15

Figure 5.

External Internal Memory Transfers, YUV4:2:0 to 4:2:2 Conversion Function ....

16

Figure 6.

Workspace Including RTA Windows............................................................................

22

Figure 7.

Statistics View Showing Benchmark Measurements..................................................

23

1Important Benchmarks for Video Applications

Diverse video applications often require similar benchmarks to quantify their performance. Some of the most commonly needed benchmarks are as follows:

Frame rate

Resolution

End-to-endlatency

Processor utilization

Bitrate*

Quantization factor*

Frame type*

Group-of-pictures(GOP) structure*

Items marked with an asterisk are of importance in applications where encoders or decoders are involved. This application note provides a method for measuring many of these benchmarks during the capture, processing, and display phases of the example video application.

Frame rate is the rate at which frames are captured, processed, and displayed. The capture, process, and display frame rates can differ by design or under overloaded conditions where frames are dropped. Therefore, it is important to measure all three frame rates separately.

Resolution is the size in pixels of the capture, processing, and display. Resolution is typically static at run-time,so it is not usually benchmarked withreal-timetools. However, it is important to know the capture, processing, and display resolutions of the system design. For example, the H.263 loopback application used in this application note captures and displays video in D1 resolution and processes in 4CIF resolution.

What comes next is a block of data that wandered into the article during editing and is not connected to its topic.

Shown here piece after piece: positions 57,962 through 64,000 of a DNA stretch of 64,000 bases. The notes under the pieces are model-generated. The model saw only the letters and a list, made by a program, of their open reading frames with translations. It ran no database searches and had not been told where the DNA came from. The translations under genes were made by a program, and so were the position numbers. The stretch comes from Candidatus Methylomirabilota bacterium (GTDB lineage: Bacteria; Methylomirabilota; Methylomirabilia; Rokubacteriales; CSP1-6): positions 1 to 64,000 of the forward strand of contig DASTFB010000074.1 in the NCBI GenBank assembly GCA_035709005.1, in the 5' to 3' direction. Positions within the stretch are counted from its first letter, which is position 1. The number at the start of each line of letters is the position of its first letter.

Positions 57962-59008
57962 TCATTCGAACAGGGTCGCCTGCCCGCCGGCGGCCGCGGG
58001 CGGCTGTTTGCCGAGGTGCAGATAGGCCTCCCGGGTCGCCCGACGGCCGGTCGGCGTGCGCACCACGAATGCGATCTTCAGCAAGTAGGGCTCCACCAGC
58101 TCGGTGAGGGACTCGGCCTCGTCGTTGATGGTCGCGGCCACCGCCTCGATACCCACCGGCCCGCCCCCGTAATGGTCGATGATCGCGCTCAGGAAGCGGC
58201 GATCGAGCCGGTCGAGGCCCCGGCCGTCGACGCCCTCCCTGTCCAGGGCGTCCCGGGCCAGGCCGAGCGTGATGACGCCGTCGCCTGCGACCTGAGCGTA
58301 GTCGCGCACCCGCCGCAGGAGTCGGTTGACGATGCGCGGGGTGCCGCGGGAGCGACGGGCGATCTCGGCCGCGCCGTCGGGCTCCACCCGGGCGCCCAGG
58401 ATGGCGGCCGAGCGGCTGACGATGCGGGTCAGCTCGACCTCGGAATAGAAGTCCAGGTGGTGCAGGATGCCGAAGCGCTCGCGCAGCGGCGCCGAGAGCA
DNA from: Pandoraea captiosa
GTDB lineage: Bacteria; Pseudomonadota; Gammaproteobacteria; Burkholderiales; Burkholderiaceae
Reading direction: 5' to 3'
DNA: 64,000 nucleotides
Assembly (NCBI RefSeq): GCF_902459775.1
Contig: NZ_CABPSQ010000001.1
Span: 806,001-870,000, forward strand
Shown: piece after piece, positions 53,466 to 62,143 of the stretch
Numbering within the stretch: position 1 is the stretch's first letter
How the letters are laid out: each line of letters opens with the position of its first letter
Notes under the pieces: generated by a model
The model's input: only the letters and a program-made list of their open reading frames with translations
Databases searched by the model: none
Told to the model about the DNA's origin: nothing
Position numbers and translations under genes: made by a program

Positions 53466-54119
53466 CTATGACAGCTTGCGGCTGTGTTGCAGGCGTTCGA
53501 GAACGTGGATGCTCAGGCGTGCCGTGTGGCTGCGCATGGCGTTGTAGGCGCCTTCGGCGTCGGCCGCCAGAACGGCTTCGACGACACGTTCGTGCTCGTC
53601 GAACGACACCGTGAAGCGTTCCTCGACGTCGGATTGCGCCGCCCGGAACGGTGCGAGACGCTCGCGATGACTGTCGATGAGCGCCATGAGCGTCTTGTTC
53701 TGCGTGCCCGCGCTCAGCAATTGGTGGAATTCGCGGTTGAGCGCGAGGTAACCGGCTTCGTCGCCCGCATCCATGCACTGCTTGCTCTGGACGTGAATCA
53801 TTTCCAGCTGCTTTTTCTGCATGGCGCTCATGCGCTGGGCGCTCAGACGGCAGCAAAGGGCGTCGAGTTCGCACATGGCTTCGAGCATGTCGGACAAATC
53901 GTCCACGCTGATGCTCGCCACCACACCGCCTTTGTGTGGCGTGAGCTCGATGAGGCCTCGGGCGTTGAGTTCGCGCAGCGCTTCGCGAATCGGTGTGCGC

End-to-endlatency is a measurement of the time between the capture of a video frame in realtime and the display of that same video frame some number of milliseconds later.

Processor utilization is the percentage of DSP resources used by an algorithm. In video applications, the significant benchmarks of processor utilization include not only the number of CPU cycles used, but also the memory bus utilization since such large amounts of data must be moved from external memory to L2 and back repeatedly.

Bitrate is the number of bits per second output by a video encoder, or delivered to a video decoder. Higher bitrates are generally associated with higher quality video. The bitrate often varies with the complexity and motion in a video source, so it is important to measure bitrate dynamically in video applications.

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DSP/BIOS Real-TimeAnalysis (RTA) and Debugging Applied to a Video Application